Seconds (Criterion Collection) Review
The lasting images alone in Seconds, John Frankenheimer's 1966 film and the third of his so-called paranoia trilogy, are as damaging as most anything found in American cinema during perhaps its most pivotal decade. After the Saul Bass-designed opening titles that depict the close-up of an eye (at times not unlike Bass' work on Hitchcock's Vertigo) against the horror movie sounds of organ music, the black and white photography on display in the film is the work of James Wong Howe. A master of noirish lighting, as evident in work such as Sweet Smell of Success and Pursued, it's actually more the framing and overall choices made by Howe in Seconds that particularly distinguish it. The initial protagonist is filmed in odd close-up as he shuffles through Grand Central when the film begins. Later we see claustrophobic, shaking camera work to great effect in scenes that both capture the disorientation of the lead character and prevent the viewer from ever regaining any sense of calm. By the time the film's final horrors play out, we're completely on the hook. Howe and Frankenheimer have so branded their theme of discomfort via the lens that seeing Rock Hudson convulse and attempt to break free up close causes a painful feeling. Seconds is the kind of film that leaves scars.
Those unaware of the picture's plot would be best off keeping it that way before watching. The visceral thrill and unease that comes from seeing what occurs, particularly in the first 35 minutes, with fresh eyes is an absolute treat. But after that kick has passed the real beauty lies in re-watching, over and over again as the years go by, what must be one of the very finest examples of the convergence of experimental and mainstream Hollywood cinema in the 1960s. That opening half hour or so sometimes seems like a different film than what follows but it's really more of a prologue into the Rock Hudson portion. Still, this section with John Randolph as unhappily married banker Arthur Hamilton draws you in so strongly as to almost command one's undivided attention. Alec Baldwin says something completely on point in his interview found on this Criterion edition. He remarks that some films you have to be in the mood to watch and others, like Seconds, put you in the mood to watch them regardless of how you were feeling. The first time or two I saw the movie I think I was disappointed by what came after that first half hour because it's fairly different in mood. Whereas the part with John Randolph is filled with mystery and tension and introduces a shadowy, monolithic organization that seems to predate an entire subgenre of films from the 1970s, the remainder is far more of a slow burn, yet rewarding on a different level.
Philosophical themes are what come to dominate. The dread and worry splashed across Rock Hudson's face are telling. This is someone pretending to be a completely different person, uncomfortable in his own skin and unable to distinguish between what is real and what is not. The parallels to Hudson's own life are obvious but interesting more in a gossip-y sort of way than anything. The real fascination comes in witnessing how one's existential crisis can morph into a dissolution of identity minus the requisite change on the inside. The character in the film finds himself with a new face, a new life, a new start - a rebirth. He thinks he wants this. He thinks it's the solution to what he's feeling. The irony is that everything he's now experiencing is more fake than the life he had previously. He has, essentially, paid for a false existence in which the agency provides everything, with or without his knowledge. This includes a mate, of course. Nora (played by Salome Jens) is first seen on the beach, sitting down and dressed in black. Hudson's Tony Wilson approaches her and it's not immediately clear what her intentions are. It's actually rather impressive how this relationship plays out since distrusting viewers might quickly suspect all is not right with her yet the relationship that develops is also, somewhat transparently, a positive step for him.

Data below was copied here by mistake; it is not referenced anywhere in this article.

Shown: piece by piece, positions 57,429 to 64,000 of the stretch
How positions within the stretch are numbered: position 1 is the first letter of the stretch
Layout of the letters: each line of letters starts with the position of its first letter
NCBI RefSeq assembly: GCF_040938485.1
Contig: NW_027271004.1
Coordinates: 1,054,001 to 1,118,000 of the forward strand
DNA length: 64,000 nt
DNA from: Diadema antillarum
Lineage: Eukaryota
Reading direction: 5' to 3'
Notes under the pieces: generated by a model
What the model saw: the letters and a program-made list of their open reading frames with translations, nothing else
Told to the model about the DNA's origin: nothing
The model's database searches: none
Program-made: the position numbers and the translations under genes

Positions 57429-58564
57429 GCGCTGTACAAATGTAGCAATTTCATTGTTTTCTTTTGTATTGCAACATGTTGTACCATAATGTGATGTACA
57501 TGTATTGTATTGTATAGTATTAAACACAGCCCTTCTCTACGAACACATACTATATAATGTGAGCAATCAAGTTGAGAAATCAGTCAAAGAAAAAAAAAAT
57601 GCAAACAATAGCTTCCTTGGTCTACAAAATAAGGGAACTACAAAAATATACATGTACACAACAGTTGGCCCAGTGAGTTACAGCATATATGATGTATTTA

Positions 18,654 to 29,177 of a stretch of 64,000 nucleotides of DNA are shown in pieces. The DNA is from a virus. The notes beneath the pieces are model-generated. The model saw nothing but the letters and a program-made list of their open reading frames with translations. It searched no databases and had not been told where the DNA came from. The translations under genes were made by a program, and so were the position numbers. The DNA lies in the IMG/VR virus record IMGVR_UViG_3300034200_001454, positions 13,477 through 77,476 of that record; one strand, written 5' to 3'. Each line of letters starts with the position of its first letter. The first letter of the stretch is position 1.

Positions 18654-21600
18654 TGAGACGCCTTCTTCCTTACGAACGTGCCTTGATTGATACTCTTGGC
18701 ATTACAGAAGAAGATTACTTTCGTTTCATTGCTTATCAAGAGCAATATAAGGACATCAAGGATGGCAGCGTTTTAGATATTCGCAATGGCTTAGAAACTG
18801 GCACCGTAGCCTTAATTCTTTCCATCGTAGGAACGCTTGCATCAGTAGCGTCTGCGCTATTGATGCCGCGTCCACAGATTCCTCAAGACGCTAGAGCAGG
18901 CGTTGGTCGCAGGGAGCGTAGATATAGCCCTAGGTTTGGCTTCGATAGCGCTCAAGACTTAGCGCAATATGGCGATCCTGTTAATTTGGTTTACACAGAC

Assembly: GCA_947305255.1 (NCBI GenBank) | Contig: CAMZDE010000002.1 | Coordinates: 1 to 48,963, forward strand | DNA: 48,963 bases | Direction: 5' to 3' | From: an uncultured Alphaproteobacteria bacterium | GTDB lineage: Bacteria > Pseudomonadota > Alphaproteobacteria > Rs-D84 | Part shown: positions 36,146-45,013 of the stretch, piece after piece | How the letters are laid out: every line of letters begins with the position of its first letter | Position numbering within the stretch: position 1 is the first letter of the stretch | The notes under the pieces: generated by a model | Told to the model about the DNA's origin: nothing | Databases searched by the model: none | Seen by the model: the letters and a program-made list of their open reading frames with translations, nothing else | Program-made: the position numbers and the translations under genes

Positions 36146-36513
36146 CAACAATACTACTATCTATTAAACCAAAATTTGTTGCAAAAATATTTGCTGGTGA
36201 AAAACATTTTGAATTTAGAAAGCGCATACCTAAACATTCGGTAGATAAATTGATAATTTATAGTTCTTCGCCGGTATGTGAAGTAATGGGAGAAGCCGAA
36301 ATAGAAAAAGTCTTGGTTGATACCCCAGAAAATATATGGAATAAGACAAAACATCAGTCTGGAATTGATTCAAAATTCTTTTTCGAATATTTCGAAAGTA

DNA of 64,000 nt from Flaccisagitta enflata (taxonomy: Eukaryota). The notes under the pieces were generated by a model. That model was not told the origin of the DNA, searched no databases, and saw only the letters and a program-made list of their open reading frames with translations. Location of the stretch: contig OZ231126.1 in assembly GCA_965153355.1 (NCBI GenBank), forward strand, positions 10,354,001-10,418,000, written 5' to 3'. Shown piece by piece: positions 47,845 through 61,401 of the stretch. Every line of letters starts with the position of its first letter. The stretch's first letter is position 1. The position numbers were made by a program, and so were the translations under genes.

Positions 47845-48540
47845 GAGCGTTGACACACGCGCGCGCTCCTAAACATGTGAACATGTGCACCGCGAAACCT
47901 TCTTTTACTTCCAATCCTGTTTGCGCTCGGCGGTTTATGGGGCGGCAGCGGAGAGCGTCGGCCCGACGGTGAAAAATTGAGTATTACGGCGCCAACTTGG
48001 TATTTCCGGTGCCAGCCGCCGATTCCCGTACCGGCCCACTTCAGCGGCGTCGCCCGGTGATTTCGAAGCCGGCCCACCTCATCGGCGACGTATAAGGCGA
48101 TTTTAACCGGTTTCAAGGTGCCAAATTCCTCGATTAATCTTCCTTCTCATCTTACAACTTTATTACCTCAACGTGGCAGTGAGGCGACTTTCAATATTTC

The whole Bacchanalian grape stomping scene that transpires, including some truly surprising nudity which was inserted years later by Frankenheimer, feels like the push-pull of the Hamilton/Wilson character. He's sort of making an attempt to broaden his horizons by being there but he immediately feels uncomfortable by what transpires. When most everyone begins taking his or her clothes off and jumping into the barrel of grapes, he's not just reluctant but even against Nora's participation. The eventual acquiescence comes with a hesitant acknowledgement of joy. Even with the clear intention of showing Wilson as retaining Hamilton's sensibilities, it's still the closest the film allows him to get to a sense of contentment in his new skin. Here we almost imagine Wilson as adjusting to his rebirth when he laughs and smiles amid those grapes. The terror remains in the eye of the beholder.